A 1995 Supreme Court case in which Braxton appealed the revocation of her probation provides more information than is included in Pence's brief order of pardon accepting the recommendation of the Indiana Parole Board. Braxton received a 15-year sentence for her crime; however, the trial court suspended all but two years of her sentence. She served one year in the Madison County Jail and was allowed to serve the remaining one year on home detention. Six months into her home detention, Braxton was arrested for tampering with the ankle bracelet she was required to wear. When she was arrested, she became "belligerent, loud and argumentative, leading to an additional charge for disorderly conduct. At her booking, police found a marijuana cigarette in her possession. A subsequent drug test revealed she tested positive for THC, a chemical found in marijuana.
The trial court found that Braxton has violated the terms of her probation and home detention, by failing to submit to the recommended drug treatment, by possessing and using marijuana and by being arrested for disorderly conduct and ordered her to serve the balance of her 13-year prison sentence. The Court of Appeals reversed the trial court on due process grounds, but the Supreme Court vacated that order and affirmed the trial court's sentencing order. According to the Department of Corrections offender database, Braxton was released after serving only four years of her 13-year sentence.
UPDATE: A Sun-Times story on outgoing Illinois Gov. Pat Quinn's final pardon before leaving office struck me as a case particularly suitable for a pardon:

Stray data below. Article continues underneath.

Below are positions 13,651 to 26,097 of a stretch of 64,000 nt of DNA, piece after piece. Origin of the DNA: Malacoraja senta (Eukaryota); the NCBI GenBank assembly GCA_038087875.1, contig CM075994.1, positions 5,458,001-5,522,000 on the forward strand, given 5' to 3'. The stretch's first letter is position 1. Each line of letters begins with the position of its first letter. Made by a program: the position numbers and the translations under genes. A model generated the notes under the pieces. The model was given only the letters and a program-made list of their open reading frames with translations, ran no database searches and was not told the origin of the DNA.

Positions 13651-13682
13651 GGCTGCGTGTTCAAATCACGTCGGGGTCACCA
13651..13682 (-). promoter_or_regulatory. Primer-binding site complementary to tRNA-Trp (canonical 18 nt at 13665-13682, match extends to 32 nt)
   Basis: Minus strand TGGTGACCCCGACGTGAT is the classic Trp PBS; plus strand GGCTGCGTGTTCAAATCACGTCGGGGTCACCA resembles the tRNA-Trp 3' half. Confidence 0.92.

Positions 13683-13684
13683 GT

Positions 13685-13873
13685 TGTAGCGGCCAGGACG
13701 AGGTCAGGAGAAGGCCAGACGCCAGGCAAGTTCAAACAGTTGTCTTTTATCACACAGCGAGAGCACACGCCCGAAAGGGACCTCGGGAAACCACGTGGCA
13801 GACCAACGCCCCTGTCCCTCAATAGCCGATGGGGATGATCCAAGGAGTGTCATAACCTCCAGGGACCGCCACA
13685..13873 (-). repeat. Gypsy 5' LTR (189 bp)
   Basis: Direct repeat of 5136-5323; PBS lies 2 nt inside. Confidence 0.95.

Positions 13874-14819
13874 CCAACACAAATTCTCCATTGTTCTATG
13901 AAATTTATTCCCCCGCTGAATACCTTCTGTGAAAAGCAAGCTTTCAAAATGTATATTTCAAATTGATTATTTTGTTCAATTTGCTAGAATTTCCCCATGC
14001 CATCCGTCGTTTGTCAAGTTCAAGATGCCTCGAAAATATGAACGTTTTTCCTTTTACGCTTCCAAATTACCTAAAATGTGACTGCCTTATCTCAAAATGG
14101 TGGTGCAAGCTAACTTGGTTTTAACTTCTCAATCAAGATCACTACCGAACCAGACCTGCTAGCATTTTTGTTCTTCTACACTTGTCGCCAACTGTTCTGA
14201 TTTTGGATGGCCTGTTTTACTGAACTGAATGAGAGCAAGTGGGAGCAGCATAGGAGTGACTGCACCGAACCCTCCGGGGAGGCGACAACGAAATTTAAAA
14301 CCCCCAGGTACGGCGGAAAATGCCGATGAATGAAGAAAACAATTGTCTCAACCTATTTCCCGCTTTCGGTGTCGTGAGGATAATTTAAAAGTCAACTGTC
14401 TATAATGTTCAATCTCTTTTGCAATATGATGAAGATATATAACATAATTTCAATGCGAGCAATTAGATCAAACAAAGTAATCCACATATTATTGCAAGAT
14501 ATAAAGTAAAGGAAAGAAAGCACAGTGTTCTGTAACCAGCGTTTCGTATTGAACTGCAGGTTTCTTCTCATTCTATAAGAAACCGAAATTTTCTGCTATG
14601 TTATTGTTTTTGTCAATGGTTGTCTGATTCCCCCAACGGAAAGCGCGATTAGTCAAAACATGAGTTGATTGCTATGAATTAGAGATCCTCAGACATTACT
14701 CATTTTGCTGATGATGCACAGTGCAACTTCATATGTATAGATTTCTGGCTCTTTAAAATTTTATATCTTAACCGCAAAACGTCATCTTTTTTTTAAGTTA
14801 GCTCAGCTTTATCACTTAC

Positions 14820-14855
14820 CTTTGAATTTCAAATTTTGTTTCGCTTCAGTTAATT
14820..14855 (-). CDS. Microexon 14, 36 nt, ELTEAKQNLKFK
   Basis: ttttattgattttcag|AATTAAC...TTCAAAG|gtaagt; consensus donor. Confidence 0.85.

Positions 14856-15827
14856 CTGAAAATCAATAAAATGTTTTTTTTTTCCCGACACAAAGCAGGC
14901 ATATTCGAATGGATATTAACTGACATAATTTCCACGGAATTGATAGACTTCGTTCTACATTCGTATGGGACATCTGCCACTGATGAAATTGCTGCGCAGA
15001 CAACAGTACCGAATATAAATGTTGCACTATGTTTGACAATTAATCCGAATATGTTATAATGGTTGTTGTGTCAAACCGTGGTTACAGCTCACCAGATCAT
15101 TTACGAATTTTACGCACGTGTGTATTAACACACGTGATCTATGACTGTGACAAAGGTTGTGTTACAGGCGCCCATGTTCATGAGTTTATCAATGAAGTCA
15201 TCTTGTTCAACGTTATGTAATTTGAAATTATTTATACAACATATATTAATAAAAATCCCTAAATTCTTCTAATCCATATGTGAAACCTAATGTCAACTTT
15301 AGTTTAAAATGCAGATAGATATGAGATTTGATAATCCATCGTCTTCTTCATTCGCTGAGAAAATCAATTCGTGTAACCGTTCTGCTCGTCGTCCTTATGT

The recipent of Quinn’s pardon is Alan Beaman, of Rockford, who was accused of murdering his ex-girlfriend in 1993 and spent 13 of his 50-year prison sentence behind bars before his case was thrown out in 2008 for prosecutorial misconduct.
The charges were dismissed in 2009; Beaman was then exonerated by DNA evidence, and in 2013 he was granted a certificate of innocence by the judge. A gubernatorial pardon is the last step to clear his name entirely.
Beaman, who had continued his education while in prison, now works as a master electrician and is married with two children.That got me to to thinking that perhaps the man most deserving of a pardon in Indiana is David Camm, the former Indiana State Police trooper who spent 13 years in prison after he was wrongfully convicted of killing his wife and two children at his Georgetown home. Prosecutors got three cracks at trying Camm for the senseless murders, and multiple theories for how the murders were committed at each successive trial before a jury in Boone County acquitted him. There was ample evidence of prosecutorial misconduct throughout Camm's entire case, which has left a black eye on Indiana's criminal justice system, none of which has ever been investigated.